Contracting: AM, ARE, & IS + NOT
So, when we negate IS and ARE, we can contract NOT onto both of those words, but with AM, we never contract NOT onto AM. It’s always I’M NOT.
However, you can have IS NOT, ISN’T, ISN'[T]. ARE NOT, AREN’T, AREN'[T].
So, when we have ARE and IS and the word NOT in a sentence, you can contract either ARE or IS onto the pronoun and then have NOT, or you can leave the pronoun alone and you can contract ARE and IS onto NOT, but you can’t contract all three words together.
Either option is okay. They both sound natural. It’s personal preference, and to be honest, I probably use both from time to time without thinking about it. So, practice them both.
And remember, you can leave NOT uncontracted to really add some emphasis. For example: He’s NOT coming.
Alright, let’s do some example sentences.
I am not – I’m not –
ɑe æm nɔt – ɑem‿nɔt –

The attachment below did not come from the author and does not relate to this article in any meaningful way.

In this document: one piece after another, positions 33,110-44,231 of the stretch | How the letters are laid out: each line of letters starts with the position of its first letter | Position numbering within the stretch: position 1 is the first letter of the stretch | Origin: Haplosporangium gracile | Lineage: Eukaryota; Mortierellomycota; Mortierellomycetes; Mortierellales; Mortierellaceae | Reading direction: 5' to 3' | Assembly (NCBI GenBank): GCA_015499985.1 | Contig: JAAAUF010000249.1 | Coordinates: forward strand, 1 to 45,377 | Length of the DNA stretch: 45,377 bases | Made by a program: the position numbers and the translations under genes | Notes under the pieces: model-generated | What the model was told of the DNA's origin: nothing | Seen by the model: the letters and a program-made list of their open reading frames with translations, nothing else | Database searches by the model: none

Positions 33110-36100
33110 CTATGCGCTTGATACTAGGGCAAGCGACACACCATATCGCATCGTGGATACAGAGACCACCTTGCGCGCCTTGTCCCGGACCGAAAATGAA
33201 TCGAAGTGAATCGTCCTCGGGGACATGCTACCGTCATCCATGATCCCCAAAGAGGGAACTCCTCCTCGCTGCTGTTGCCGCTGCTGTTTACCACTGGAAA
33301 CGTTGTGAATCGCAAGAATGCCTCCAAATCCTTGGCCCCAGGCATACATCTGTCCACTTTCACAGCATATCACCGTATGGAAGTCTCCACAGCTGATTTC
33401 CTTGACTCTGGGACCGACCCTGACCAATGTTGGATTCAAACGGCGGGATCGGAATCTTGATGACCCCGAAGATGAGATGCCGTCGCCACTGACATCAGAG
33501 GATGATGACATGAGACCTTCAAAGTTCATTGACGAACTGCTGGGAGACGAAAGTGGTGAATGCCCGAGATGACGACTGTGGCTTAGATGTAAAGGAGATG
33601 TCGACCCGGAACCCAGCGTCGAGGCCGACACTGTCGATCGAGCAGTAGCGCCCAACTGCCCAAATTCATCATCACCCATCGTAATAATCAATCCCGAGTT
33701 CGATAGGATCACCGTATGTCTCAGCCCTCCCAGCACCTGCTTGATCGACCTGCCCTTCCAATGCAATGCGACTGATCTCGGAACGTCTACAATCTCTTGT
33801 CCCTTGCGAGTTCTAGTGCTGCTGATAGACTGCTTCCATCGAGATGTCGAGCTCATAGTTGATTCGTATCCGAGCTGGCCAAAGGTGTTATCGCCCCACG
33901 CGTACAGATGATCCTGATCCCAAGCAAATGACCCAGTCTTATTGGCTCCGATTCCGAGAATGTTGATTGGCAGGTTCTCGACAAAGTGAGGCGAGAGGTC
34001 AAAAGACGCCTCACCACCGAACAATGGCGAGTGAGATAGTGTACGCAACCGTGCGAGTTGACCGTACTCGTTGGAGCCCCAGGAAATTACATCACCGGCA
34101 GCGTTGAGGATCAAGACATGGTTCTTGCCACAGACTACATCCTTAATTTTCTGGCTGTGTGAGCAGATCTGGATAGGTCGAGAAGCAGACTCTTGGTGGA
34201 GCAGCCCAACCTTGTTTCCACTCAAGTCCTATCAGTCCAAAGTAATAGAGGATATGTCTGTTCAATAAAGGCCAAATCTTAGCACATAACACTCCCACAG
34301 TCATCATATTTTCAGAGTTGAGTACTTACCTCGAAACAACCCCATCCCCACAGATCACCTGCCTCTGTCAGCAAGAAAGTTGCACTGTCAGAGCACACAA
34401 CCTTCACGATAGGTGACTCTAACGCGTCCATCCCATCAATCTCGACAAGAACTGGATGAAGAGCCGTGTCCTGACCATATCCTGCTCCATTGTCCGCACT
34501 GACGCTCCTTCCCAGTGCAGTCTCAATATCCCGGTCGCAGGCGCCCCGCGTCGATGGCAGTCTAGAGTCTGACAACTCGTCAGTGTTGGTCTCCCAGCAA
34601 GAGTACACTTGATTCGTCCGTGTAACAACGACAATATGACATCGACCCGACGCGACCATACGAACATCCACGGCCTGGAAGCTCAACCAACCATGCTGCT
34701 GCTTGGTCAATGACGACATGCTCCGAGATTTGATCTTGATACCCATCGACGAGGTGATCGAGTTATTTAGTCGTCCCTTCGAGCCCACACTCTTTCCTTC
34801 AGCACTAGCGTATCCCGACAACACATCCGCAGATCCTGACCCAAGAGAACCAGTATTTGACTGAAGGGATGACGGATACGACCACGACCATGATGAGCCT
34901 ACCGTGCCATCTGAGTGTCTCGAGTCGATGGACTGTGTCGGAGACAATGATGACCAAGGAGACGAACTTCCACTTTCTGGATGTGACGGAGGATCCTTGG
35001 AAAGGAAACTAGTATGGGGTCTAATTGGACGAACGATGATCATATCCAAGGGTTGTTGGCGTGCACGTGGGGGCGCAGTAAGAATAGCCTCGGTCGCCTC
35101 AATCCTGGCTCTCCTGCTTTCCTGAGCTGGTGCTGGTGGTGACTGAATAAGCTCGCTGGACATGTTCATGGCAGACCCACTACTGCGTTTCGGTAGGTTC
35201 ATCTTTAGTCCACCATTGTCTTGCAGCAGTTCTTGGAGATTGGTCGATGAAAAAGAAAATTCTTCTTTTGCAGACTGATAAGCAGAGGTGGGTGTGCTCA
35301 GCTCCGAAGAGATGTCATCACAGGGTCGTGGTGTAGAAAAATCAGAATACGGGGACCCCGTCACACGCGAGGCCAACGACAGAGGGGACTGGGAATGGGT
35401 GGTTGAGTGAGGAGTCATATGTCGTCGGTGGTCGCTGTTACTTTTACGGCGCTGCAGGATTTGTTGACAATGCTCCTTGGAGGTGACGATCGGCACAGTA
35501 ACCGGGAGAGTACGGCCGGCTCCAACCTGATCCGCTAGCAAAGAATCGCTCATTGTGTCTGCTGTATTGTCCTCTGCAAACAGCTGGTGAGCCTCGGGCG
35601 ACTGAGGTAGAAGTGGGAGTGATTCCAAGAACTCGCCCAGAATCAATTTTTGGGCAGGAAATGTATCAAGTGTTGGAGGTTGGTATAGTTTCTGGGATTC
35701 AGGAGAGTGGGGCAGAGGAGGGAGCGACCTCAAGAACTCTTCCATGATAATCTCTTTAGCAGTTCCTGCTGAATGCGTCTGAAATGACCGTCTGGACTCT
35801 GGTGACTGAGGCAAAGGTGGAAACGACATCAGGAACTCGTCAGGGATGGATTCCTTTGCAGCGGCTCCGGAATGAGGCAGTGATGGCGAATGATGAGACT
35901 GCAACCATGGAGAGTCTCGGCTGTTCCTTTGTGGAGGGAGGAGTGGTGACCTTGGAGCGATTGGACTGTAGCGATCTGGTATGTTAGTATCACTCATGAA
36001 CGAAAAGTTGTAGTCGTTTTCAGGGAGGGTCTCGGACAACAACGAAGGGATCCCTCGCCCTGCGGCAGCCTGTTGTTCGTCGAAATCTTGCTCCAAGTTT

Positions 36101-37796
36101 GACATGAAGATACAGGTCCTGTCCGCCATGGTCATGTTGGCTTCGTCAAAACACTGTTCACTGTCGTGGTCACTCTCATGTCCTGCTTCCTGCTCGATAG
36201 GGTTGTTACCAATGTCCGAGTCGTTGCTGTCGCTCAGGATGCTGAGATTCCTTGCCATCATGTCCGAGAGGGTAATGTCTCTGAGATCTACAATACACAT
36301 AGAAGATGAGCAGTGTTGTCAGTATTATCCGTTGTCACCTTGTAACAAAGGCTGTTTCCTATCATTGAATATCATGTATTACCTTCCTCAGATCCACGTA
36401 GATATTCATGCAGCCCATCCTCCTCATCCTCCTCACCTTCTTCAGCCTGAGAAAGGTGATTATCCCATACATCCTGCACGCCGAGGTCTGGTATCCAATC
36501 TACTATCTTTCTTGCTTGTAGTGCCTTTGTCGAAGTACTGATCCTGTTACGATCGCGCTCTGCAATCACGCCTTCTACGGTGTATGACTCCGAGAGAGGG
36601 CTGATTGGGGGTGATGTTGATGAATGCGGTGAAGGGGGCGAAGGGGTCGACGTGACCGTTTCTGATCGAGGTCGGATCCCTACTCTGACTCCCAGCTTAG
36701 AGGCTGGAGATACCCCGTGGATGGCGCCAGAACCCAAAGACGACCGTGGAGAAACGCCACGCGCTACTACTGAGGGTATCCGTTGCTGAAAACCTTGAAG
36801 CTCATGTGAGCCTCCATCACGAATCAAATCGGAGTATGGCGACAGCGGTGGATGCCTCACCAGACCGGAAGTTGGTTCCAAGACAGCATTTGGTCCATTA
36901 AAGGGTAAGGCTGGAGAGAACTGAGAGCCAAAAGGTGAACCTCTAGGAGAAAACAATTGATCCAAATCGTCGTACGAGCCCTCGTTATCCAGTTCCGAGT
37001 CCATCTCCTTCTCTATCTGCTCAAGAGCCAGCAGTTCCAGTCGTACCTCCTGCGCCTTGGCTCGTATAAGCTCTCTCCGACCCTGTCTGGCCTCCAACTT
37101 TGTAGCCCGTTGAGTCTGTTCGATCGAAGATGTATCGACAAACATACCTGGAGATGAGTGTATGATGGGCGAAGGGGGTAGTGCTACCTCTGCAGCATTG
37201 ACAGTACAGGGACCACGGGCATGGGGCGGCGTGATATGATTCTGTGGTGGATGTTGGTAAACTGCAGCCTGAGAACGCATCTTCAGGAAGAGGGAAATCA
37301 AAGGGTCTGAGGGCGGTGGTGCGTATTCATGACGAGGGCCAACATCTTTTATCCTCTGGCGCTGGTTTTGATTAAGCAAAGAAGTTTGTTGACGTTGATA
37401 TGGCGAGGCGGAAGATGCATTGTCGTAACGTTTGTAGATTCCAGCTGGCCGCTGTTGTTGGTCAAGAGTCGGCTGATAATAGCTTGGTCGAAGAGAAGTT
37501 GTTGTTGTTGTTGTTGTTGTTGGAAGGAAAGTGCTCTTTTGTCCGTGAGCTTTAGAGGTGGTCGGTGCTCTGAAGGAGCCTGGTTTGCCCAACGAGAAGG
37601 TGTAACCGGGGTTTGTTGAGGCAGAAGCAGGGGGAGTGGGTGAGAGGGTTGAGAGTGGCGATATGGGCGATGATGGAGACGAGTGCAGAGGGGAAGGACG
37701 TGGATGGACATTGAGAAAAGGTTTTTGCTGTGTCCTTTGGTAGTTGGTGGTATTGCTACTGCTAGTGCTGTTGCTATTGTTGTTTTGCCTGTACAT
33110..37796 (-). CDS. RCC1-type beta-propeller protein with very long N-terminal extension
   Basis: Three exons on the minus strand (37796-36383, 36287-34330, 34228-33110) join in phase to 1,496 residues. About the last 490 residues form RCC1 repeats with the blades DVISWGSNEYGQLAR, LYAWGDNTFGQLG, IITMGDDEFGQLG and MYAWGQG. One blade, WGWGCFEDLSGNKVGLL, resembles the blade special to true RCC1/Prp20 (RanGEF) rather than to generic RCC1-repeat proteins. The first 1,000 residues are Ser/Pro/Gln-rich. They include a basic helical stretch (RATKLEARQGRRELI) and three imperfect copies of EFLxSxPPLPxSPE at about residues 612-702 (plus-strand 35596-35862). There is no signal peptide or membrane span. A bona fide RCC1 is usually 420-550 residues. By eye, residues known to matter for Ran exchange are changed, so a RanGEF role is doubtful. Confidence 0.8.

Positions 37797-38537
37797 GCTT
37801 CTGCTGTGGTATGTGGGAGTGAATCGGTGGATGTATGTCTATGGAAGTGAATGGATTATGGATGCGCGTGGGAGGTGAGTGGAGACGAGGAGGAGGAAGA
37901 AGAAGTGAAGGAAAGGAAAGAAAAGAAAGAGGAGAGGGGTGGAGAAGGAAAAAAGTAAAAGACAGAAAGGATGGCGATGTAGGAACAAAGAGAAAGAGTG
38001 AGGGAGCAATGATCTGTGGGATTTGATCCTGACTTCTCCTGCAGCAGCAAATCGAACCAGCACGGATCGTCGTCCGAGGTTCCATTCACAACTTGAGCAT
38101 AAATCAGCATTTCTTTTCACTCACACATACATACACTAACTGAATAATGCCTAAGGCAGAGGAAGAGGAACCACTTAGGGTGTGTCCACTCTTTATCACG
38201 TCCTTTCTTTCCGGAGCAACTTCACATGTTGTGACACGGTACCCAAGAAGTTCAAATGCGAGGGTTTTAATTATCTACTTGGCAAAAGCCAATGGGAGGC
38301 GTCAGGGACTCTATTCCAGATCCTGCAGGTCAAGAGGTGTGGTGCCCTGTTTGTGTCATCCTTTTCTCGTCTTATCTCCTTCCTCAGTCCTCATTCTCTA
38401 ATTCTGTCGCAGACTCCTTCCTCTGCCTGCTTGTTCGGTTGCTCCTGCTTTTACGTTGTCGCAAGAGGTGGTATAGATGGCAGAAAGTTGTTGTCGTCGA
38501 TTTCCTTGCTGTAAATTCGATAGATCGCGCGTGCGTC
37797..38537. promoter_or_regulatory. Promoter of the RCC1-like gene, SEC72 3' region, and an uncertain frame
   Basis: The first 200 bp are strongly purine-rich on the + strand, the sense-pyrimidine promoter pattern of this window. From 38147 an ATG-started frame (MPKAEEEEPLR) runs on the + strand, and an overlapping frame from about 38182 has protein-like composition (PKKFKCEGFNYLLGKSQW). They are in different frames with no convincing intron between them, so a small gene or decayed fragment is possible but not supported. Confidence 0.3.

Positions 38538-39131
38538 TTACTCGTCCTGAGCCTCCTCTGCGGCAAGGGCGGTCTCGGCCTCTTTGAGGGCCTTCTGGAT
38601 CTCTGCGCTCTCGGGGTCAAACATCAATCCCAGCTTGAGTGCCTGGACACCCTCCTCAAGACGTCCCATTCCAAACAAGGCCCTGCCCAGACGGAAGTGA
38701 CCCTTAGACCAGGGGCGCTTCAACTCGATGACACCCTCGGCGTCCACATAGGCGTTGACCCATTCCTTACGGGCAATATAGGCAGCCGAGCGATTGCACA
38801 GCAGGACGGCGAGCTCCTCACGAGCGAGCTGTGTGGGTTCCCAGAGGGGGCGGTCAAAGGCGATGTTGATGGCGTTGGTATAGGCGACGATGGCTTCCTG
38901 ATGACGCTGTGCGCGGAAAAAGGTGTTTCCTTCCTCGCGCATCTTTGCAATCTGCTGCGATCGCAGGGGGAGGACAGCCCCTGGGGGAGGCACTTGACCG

But remember, it’s not “I amn’t”. Never, never, never!
You are not – You’re not – You aren’t
jʉː ɐː nɔt – joː nɔt – jʉː‿ɐːnt
He is not – He’s not – He isn’t
hiː ɪz nɔt – hiːz nɔt – hiː‿ˈɪznt
She is not – She’s not – She isn’t
ʃiː ɪz nɔt – ʃiːz nɔt – ʃiː‿ˈɪznt
We are not – We’re not – We aren’t
wiː ɐː nɔt – weː nɔt – wiː‿ɐːnt
They are not – They’re not – They aren’t
ðæɪ ɐː nɔt – ðeː nɔt – ðæɪ‿ɐːnt
It is not – It’s not – It isn’t
ɪt ɪz nɔt – ɪts nɔt – ɪɽ‿ˈɪznt
So, note: with regards to pronunciation, I pronounced the T’s in NOT clearly. However, these can be muted. In the case of plosive consonants like T, P, B, K, they can be unreleased, so you may here: I’m not – ɑem‿nɔ[t], he isn’t – hiː‿ˈɪzn[t], she’s not – ʃiːz nɔ[t], where the T isn’t released.
Again, personal preference. It’s up to you. Native speakers will often do both at different times.